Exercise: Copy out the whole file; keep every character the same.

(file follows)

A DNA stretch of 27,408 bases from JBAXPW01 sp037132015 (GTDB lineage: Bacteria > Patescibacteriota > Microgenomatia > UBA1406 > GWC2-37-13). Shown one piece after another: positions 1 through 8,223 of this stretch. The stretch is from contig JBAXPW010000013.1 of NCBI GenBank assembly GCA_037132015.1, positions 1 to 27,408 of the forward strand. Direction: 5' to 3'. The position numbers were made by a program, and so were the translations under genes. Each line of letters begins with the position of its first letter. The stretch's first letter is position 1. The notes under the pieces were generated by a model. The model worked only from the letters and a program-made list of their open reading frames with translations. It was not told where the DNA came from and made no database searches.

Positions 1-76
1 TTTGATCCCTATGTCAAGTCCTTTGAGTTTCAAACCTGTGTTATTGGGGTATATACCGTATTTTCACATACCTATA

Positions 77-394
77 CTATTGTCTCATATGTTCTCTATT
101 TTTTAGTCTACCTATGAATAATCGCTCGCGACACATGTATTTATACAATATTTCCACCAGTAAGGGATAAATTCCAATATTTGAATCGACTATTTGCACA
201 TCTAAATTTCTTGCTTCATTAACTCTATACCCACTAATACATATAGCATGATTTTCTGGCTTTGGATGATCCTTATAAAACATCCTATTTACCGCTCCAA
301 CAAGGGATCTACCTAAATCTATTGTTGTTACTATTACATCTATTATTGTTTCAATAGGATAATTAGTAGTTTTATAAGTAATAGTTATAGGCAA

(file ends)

A DNA stretch of 27,408 bases from JBAXPW01 sp037132015 (GTDB lineage: Bacteria > Patescibacteriota > Microgenomatia > UBA1406 > GWC2-37-13). Shown one piece after another: positions 1 through 8,223 of this stretch. The stretch is from contig JBAXPW010000013.1 of NCBI GenBank assembly GCA_037132015.1, positions 1 to 27,408 of the forward strand. Direction: 5' to 3'. The position numbers were made by a program, and so were the translations under genes. Each line of letters begins with the position of its first letter. The stretch's first letter is position 1. The notes under the pieces were generated by a model. The model worked only from the letters and a program-made list of their open reading frames with translations. It was not told where the DNA came from and made no database searches.

Positions 1-76
1 TTTGATCCCTATGTCAAGTCCTTTGAGTTTCAAACCTGTGTTATTGGGGTATATACCGTATTTTCACATACCTATA

Positions 77-394
77 CTATTGTCTCATATGTTCTCTATT
101 TTTTAGTCTACCTATGAATAATCGCTCGCGACACATGTATTTATACAATATTTCCACCAGTAAGGGATAAATTCCAATATTTGAATCGACTATTTGCACA
201 TCTAAATTTCTTGCTTCATTAACTCTATACCCACTAATACATATAGCATGATTTTCTGGCTTTGGATGATCCTTATAAAACATCCTATTTACCGCTCCAA
301 CAAGGGATCTACCTAAATCTATTGTTGTTACTATTACATCTATTATTGTTTCAATAGGATAATTAGTAGTTTTATAAGTAATAGTTATAGGCAA